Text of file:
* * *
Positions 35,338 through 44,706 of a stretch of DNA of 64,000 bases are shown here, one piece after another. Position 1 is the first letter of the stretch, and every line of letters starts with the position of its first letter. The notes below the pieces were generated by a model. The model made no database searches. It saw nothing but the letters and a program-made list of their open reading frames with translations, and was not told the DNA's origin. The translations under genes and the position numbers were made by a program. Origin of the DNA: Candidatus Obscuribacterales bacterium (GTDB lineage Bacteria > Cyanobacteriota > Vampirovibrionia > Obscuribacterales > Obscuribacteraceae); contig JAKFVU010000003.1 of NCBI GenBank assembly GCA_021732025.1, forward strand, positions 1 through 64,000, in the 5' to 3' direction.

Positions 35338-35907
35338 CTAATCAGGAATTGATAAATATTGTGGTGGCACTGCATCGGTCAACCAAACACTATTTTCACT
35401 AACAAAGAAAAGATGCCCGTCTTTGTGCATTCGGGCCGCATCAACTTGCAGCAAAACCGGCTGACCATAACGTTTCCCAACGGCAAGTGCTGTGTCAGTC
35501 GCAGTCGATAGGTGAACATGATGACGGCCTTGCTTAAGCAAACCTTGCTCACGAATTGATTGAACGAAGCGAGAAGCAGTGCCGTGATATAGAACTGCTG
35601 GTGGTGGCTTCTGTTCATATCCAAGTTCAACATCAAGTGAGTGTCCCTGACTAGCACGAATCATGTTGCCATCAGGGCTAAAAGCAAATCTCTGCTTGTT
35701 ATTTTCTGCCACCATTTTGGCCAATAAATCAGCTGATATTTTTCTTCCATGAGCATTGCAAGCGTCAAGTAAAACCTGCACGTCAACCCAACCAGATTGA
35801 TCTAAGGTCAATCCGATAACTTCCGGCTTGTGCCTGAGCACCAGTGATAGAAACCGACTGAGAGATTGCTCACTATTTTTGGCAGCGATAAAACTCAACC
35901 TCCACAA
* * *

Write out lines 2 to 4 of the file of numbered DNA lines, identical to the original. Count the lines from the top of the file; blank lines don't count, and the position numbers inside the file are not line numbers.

Positions 35338-35907
35338 CTAATCAGGAATTGATAAATATTGTGGTGGCACTGCATCGGTCAACCAAACACTATTTTCACT
35401 AACAAAGAAAAGATGCCCGTCTTTGTGCATTCGGGCCGCATCAACTTGCAGCAAAACCGGCTGACCATAACGTTTCCCAACGGCAAGTGCTGTGTCAGTC